MCAT Chemistry Question — Negative Slope
- Apr 15, 2017
- MCAT Question of the Day
Which of the following best accounts for the negative slope of the liquid-solid equilibrium line in the phase diagram for water?
- H2O(s) has a greater density than H2O(l), which causes the solid to form liquid under high pressure conditions.
- H2O(s) has a greater density than H2O(l), which results from the hydrogen bonds formed between water molecules.
- H2O(s) has a lower density than H2O(l) which results from the crystalline framework that forms due to hydrogen bonds.
- H2O(s) has a lower density than H2O(l) which causes the solid to form liquid under low pressure conditions.
Click for Explanation
This question asks the examinee to identify the correct explanation for the negatively sloped phase diagram for water. During the crystallization of water, each molecule forms four hydrogen bonds with adjacent water molecules resulting in three-dimensional hexagonal lattice structure. Thus, the density of solid water is less than the density of liquid water eliminating choices A and B.
The negatively sloped liquid-solid equilibrium line in the phase diagram means that an increase in pressure at a constant temperature can cause water to change phases from solid to liquid. The increase in pressure causes water to convert to the more compact liquid phase in order to relieve the increased pressure. Therefore, answer choice C is the best answer.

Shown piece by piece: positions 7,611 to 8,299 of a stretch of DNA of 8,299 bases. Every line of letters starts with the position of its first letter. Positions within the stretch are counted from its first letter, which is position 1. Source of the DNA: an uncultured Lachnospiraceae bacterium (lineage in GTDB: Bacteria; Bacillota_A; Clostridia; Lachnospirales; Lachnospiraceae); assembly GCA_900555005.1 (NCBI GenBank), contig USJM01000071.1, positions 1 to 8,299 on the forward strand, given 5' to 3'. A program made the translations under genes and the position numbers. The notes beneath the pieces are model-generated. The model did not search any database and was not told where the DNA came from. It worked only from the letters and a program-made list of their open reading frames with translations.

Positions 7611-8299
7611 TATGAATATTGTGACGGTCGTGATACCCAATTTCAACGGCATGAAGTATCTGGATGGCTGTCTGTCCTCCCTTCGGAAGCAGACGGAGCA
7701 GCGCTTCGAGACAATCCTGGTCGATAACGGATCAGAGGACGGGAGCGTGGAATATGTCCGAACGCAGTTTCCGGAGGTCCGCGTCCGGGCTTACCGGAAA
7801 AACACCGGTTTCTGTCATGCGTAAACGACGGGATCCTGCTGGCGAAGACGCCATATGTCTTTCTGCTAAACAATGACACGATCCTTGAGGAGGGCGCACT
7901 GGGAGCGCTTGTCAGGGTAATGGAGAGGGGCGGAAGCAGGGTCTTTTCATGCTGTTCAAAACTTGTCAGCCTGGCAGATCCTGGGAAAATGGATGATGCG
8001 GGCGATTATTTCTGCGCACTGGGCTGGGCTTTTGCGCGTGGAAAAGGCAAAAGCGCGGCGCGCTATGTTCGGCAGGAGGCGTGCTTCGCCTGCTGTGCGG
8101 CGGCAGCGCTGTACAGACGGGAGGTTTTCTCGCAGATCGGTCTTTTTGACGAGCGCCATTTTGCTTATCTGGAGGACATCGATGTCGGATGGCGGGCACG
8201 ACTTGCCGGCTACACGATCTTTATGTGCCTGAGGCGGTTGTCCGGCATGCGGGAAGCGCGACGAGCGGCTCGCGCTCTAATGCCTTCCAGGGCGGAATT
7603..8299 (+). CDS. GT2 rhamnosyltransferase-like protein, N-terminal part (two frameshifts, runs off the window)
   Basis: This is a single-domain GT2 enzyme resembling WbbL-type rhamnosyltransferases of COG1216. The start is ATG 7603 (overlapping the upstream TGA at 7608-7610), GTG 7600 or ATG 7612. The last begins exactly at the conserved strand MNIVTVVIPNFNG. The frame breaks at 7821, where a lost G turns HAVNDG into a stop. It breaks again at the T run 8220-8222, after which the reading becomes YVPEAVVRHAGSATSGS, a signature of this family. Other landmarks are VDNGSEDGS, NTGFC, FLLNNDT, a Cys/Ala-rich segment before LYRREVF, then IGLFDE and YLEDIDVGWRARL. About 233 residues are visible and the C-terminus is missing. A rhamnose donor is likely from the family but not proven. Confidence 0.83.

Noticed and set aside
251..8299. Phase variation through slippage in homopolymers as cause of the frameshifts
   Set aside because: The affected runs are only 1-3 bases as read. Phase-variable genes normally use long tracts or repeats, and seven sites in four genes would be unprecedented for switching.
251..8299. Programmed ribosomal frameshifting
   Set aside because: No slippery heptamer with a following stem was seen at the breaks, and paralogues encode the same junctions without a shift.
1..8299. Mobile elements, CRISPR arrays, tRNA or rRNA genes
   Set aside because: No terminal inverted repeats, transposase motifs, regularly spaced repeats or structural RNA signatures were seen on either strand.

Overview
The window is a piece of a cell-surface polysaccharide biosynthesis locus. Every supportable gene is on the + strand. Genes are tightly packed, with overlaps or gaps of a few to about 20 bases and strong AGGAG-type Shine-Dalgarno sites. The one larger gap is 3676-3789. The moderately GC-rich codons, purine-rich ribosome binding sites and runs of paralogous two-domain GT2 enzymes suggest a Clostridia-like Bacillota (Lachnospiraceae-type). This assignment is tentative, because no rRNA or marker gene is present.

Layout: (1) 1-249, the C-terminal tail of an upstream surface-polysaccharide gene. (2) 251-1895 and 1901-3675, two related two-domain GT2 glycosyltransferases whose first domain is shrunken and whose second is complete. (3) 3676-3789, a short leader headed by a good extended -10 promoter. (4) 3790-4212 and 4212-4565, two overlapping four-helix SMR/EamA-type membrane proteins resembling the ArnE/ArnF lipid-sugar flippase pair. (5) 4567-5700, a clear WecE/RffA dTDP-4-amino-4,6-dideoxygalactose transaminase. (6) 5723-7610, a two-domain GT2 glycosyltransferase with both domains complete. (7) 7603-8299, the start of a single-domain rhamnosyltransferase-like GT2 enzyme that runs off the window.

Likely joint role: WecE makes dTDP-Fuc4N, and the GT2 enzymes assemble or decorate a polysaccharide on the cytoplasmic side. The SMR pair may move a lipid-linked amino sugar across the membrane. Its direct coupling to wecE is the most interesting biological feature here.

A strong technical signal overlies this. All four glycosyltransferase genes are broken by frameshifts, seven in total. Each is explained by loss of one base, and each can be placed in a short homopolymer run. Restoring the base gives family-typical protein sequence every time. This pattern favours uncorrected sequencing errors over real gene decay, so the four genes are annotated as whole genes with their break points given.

Want more MCAT practice?
Sign up to receive our MCAT of the Day emails!
You’ll get an MCAT-style question to your inbox every weekday. Looking for full-length practice? You can also sign up for our Free MCAT Practice Bundle, which includes a free full-length exam and more!
Search the Blog
Interested in our Online MCAT Course, One-on-One MCAT Tutoring or Med admissions packages? Set up a free consultation with one of our experienced Senior Student Advisors.Schedule Now
MCAT Blog What's on the MCAT?
MCAT Blog How to Review MCAT Full Lengths
Free MCAT Practice AccountNeed great MCAT practice?
Get the most representative MCAT practice possible when you sign up for our free MCAT Account, which includes a half-length diagnostic exam and one of our full-length MCAT practice exams.Learn More